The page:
July 9, 2014

You Don't Want ASLAs - "Almost SLAs" - in your SIP Trunking Deal

Major technology changeovers come with one great thing and one lousy thing in addition to the prospective cost savings.

The great thing is the natural ability to competitively bid since you're starting fresh with a new service that neither your incumbent nor anyone else currently has installed with you. The bad thing is the fresh start that all these players think that they're getting with your contract paper, and their tendency to propose new, and worse, terms and conditions than you had before.

We've previously noted that SIP Trunking providers love to propose circuit terms that attach to individual concurrent call paths, even though these rate elements aren't even physical circuits. These Minimum Payment Periods (in AT&T jargon) and other circuit terms can keep you on a treadmill of contract non-expiration as the SIP service continually rolls out. More perniciously, they can also knock out milder circuit terms you may have negotiated on legacy services that retire more quickly or incur less than 100% liability if de-installed before the circuit term expires.

These same providers can pull the same sort of switcheroo in the critical area of SLAs. Over time most enterprises are able to obtain stronger SLAs on their existing services to provide more rigorous metrics or tighten up definitions to avoid debilitating carve-outs (such as averaging all events on all circuits over a full month or counting outages only from the time the user reports them). Putting in SIP Trunking gives providers the opportunity to "start all over" not only on the network metrics but also on the critical SLA measurement definitions - rarely to your benefit.

My legal colleagues at LB3 call these agreements ASLAs - "Almost SLAs". They say you have to watch the definitions of SLA application like a hawk in SIP Trunking because of the carriers' tendency to throw very loose SLAs out to you on the first contract pass.

When a carrier sells you the centralized model of SIP Trunking, it may think it has a rationale to exclude "remote sites" from network performance guarantees, even when it's the same provider for MPLS to these same remote sites. But of course the whole point of SIP Trunking is to aggregate voice traffic from remote sites, not to exclude it. And your remote site end-users are expecting voice to work exactly as well as it did before. To be worthwhile, your SIP Trunking and MPLS service levels have to take into account the end-to-end performance, obviously not excluding remote sites.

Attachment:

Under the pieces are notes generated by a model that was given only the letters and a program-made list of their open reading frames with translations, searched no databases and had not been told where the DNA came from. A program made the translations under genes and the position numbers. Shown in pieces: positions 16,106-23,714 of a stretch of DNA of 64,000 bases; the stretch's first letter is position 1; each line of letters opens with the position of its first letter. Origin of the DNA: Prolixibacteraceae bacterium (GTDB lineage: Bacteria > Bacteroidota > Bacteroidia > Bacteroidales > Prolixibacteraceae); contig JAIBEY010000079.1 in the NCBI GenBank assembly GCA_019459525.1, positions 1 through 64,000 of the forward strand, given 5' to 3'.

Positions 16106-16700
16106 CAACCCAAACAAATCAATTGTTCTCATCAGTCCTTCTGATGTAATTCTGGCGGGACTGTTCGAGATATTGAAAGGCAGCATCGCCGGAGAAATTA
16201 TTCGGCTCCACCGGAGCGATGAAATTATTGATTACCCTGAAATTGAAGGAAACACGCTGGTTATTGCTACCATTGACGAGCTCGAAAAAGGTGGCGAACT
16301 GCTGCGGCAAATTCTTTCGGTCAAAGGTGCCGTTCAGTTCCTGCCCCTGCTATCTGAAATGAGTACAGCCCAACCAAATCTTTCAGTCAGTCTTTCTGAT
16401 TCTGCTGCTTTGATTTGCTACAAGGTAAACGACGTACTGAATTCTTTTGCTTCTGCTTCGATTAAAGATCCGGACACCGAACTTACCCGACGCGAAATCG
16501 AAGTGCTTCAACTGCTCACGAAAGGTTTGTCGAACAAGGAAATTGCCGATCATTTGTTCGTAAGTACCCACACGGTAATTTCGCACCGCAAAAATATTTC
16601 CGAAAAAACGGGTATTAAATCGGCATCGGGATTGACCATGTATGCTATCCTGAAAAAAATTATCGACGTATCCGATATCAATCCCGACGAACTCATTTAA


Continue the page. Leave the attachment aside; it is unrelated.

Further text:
You may also find a sneaky exclusion for short calls of, for example, under 15 seconds. This speaks to the economics of determining the number of subscribed concurrent call paths. But here again, the point is that you are the one committing to (and paying for) a certain number of CCPs precisely to accommodate all of the type of voice traffic that occurs on your network. Excluding a fair number of the voice sessions that will actually occur - because of call length or another reason - basically gives the provider a free pass on SIP Trunking network performance.

Finally, the newness of SIP Trunking can tempt providers to give themselves an opt-out in the case of really bad performance - a type of trump card that says that SLAs apply only to subpar performance but not to terrible performance. One SIP ASLA that Deb presented in Washington literally read that in the case of a "Chronic Outage" such as a full hour without service in three consecutive months, the carrier could simply terminate the affected voice service with no liability to itself whatsoever.

ASLA avoidance is key to the SIP Trunking procurement and contracting process and indeed to the entire IP Transformation project experience that so many enterprises are now undergoing. 

I encourage you to come with us to San Diego on September 17-19 for the Negotiate Enterprise Communications Deals Conference.  We'll be further discussing this and offering much more guidance during this most interesting time in enterprise network management, carrier selection, and strategic planning.

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1 Comment

SLAs for SIP trunking seem to be essentially "Non-SLAs." In reviewing a couple that were readily available on-line, they had a few numbers thrown in along with credits. However, they were so general that it was not at all clear how the parameters were to be measured, where they were to be measured, and what factors were and were not included.

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